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The phone will reportedly come with a total of six cameras for accurate head tracking
The long whispered-about Amazon smartphone has been as elusive as the giant squid. We know it’s out there, but no one has ever seen one in the wild. UNTIL NOW. Sort of.
Pictures have emerged of one of TWO smartphones that Amazon is reportedly gearing up to release this summer, and it has at least six cameras. Why would a smartphone need six cameras? How the hell else are you going to get a 3D picture on your phone?
That’s right: the high-end Amazon smartphone will have 3D head-tracking capabilities. The picture obtained by BGR shows a pretty basic 4.7-inch phone, with the notable exception of five front-facing cameras. Presumably, there is at least one in the back.
The phone will reportedly be powered by a Qualcomm Snapdragon processor and will come with 2GB of RAM. Like the Kindle Fire family, the smartphone will run on a forked Android system. Interestingly, even with all the 3D effects, the phone will come with relatively low pixel density—just 720p HD resolution, compared to the 1080p resolution found on other smartphones.
Several reports have it that Amazon is actually gearing up to debut two smartphones, with only the higher-end phone coming with 3D capability. The lower-end phone, which will reportedly ship later than the higher-end version, will not have 3D effects.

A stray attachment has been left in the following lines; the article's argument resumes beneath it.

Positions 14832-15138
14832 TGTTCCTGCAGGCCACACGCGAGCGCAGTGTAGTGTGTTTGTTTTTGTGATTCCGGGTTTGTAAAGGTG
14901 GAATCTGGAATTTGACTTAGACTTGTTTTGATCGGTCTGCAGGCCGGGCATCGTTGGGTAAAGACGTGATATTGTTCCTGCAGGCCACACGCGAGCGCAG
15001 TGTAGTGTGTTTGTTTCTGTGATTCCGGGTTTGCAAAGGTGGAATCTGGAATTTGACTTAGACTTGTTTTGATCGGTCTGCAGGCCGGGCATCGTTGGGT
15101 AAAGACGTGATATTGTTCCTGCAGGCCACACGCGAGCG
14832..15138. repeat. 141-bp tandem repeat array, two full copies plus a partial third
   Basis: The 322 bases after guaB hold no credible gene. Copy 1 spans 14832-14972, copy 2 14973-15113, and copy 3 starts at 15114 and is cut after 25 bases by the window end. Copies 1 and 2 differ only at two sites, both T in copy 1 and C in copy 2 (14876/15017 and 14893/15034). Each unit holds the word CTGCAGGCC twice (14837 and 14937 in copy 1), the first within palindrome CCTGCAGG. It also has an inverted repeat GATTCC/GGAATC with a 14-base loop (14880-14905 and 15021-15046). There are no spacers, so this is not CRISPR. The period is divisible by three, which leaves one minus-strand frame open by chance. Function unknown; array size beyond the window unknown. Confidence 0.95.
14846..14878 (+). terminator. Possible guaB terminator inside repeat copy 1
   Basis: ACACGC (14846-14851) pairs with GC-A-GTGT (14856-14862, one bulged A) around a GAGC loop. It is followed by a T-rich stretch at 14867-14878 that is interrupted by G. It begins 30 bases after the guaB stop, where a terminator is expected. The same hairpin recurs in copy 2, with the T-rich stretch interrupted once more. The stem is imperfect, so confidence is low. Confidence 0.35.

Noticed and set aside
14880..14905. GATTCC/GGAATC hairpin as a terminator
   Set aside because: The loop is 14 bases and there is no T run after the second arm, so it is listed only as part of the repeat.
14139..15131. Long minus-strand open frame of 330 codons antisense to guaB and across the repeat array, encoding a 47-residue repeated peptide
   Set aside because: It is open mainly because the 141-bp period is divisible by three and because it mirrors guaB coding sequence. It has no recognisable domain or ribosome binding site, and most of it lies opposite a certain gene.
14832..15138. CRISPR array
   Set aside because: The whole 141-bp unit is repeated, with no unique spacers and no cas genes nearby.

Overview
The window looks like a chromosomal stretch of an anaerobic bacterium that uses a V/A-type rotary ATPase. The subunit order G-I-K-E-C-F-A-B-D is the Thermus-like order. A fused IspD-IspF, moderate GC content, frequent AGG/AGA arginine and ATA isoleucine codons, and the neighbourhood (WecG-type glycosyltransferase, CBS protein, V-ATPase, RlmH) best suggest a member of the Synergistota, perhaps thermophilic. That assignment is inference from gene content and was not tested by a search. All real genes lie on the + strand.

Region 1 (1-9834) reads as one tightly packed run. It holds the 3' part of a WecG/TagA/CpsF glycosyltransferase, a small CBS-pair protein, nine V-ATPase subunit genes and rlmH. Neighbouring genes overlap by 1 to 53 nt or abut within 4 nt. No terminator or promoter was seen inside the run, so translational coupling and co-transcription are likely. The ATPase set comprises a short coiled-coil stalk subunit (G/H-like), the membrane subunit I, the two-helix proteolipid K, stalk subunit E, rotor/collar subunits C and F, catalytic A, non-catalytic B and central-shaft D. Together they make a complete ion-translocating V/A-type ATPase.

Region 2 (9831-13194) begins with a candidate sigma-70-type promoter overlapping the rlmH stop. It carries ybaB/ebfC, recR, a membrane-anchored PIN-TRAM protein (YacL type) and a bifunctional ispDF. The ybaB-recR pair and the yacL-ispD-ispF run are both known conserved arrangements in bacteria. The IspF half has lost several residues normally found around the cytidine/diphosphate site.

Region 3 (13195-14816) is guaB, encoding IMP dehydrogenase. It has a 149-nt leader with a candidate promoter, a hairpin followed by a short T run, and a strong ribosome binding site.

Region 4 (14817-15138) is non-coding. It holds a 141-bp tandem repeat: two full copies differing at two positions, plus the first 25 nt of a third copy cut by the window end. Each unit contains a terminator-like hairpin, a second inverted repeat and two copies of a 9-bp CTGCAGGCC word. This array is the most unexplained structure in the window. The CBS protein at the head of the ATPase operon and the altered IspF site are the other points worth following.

The five front-facing cameras will track the user’s head position in relation to the display, allowing the software to modify the visuals for a 3D effect sans glasses. Interestingly, this will reportedly apply to apps as well. For example, when using the phone’s maps app, tilting the phone will alter the visuals of the map and give the user different perspectives.
AND it will apparently apply to mobile shopping on Amazon.com. By tilting the phone, users will supposedly be able to see 3D images of the items they’re viewing.
The Wall Street Journal reported last week that Amazon would be debuting its smartphone in June and shipping it in September. The smartphone has reportedly been in the works for several years now.
Rumors began bubbling in 2012 of an Amazon smartphone, with analyst Mark Mahaney guestimating that the phone would cost somewhere between $150 and $170 to build, and that Amazon would sell it for around that price point. “For a normal brand like HTC, they need to price the product at US$243 to make 30% gross margin. If Amazon is actually willing to lose some money on the device, the price gap could be even bigger,” Mahaney wrote in a research note at the time.
Studies have shown that Amazon is the one brand that could legitimately give Apple a run for its money in the device market. That said, the Kindle Fire hasn’t fared too well in the tablet market. A January report from IDC pegged the Kindle Fire’s Q4 2013 market share at just 7.6%, down from 9.9% in Q4 2012.
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